After the success of the shows, Killing Joke was set to appear on Top of the Pops, but Coleman was a no show. The band mimed (as was the style at the time) “Empire Song”, with Ferguson pretending to sing while someone in a union suit and a beekeeper’s helmet was propped up behind the keyboard. Many sources cite it was a mannequin or a dummy, but in the video, he clearly moves.

British music magazine NME took it upon themselves to speculate Coleman’s whereabouts. The magazine published a running list of supposed sightings, as well as listing places he might be attracted to because of their relationship to the occult. Someone at NME finally did make contact with Coleman, and his response was, “You can wonder all you like. I hate NME. You’ll see what’s gonna happen. Just fuck off, right.”

During this time, Coleman had become increasingly obsessed with the occult. At this point, the band had done better than they had financially, but Coleman decided that it was important to spend all of his money except for having 1 British Pound note in his pocket, and then he fucked off to Iceland. Walker joined Coleman later.

Coleman and Walker then, allegedly, had secured their own management in Iceland and were planning to restart the <b>new</b> Killing Joke and record a new EP and LP. When their UK management got wind of this, they said “They’re nuts. They’re disturbed, stupid, crazy… they’re the biggest bastards under the sun.”

Coleman began working with Icelandic new wave band Peyr, on a project that became Niceland. They wrote five songs, recorded three, but Niceland has never officially been released. Coleman’s drinking has been cited as the source for their split. Coleman then sent a letter to NME, whom he hated remember, saying that Peyr is a “vile enterprise” and that they have no affiliation with Killing Joke or any former Joke members who remained in Iceland. So there, that bridge is sufficiently burned.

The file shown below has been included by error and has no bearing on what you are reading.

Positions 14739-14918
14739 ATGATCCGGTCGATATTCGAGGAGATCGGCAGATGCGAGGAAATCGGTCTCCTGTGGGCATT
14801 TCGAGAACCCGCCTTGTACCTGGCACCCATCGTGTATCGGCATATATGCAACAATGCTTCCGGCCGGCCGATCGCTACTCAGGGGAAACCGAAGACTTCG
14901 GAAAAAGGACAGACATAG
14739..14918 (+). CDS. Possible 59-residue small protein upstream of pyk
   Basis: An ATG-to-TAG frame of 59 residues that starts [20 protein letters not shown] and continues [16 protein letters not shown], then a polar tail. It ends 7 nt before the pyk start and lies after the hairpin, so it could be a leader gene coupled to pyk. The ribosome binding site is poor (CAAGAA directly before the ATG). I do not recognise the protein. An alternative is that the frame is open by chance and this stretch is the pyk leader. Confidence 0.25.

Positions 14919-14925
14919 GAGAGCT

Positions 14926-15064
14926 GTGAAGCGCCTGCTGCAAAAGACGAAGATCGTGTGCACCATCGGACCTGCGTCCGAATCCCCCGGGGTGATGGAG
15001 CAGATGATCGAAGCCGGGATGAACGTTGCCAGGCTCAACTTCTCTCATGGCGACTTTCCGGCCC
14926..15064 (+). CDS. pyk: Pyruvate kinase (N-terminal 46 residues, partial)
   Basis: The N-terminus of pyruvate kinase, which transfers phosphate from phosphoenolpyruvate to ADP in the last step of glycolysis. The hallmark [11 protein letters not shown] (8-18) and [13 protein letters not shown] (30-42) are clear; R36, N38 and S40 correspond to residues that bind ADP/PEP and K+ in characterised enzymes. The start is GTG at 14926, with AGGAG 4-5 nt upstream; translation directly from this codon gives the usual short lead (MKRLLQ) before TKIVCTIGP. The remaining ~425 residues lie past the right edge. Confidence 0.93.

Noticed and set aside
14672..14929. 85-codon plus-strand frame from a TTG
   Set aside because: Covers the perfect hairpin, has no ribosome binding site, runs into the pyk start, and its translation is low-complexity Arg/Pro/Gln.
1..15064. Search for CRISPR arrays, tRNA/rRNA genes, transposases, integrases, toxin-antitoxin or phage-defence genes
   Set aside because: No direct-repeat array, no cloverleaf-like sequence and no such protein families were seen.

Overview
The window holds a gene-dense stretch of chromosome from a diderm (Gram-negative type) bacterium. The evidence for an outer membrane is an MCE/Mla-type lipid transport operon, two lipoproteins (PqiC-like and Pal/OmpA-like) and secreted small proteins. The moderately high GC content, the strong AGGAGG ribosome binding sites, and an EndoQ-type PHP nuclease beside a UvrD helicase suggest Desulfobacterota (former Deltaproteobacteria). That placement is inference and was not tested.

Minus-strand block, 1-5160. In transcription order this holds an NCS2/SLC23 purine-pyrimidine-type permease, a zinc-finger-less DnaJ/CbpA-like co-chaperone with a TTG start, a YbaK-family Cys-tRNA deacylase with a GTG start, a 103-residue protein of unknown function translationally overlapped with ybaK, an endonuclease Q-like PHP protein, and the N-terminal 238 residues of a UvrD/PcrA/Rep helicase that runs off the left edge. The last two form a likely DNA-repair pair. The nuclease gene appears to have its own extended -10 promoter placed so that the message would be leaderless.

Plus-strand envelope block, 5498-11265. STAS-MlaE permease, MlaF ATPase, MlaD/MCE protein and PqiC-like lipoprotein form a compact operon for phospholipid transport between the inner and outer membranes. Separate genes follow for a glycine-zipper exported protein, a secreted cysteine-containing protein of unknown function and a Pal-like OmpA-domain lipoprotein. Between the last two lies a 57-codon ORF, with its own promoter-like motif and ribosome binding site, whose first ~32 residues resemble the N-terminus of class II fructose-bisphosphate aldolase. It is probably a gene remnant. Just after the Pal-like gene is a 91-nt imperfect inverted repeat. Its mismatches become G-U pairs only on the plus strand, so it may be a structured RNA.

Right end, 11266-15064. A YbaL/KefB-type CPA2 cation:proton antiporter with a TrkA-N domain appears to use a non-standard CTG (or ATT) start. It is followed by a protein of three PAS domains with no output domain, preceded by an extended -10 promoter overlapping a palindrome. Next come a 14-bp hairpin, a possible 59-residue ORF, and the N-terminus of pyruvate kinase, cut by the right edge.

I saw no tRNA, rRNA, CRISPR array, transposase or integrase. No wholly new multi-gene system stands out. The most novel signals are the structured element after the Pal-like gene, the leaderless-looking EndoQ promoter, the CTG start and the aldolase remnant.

Youth and Ferguson found out the band had moved to Iceland by reading it in NME, and Youth  was pretty mad about finding out that way. “I left the band after Revelations, being a little disappointed in Revelations as much as I loved working with [Producer] Conny, it came out a dirge-y,” Youth said. “Then I left the band and they went on and did Fire Dances and it was great songwriting and great choruses, great production. I was like, ‘oh shit, I would’ve stayed in the band if I’d known!’ Nonetheless, it was important for me to leave and find my own feet in other areas.”

Youth went on to form the group Brilliant, which featured future founder of The KLF Jimmy Cauty, and Ben Watkins (aka Juno Reactor), but Watkins left before the group was signed. He also formed experimental ambient/rock group The Fireman, with part-time Nirvana front man Paul McCartney. If that wasn’t enough, Youth also became a highly sought-after producer and remixer. But don’t worry, we haven’t seen the last of him.

Ferguson initially joined up with Youth in Brilliant, but left before anything of note was accomplished. Meanwhile, Coleman and Walker began working with the new Icelandic lineup of Killing Joke. This only lasted for a few months before the pair returned to the United Kingdom.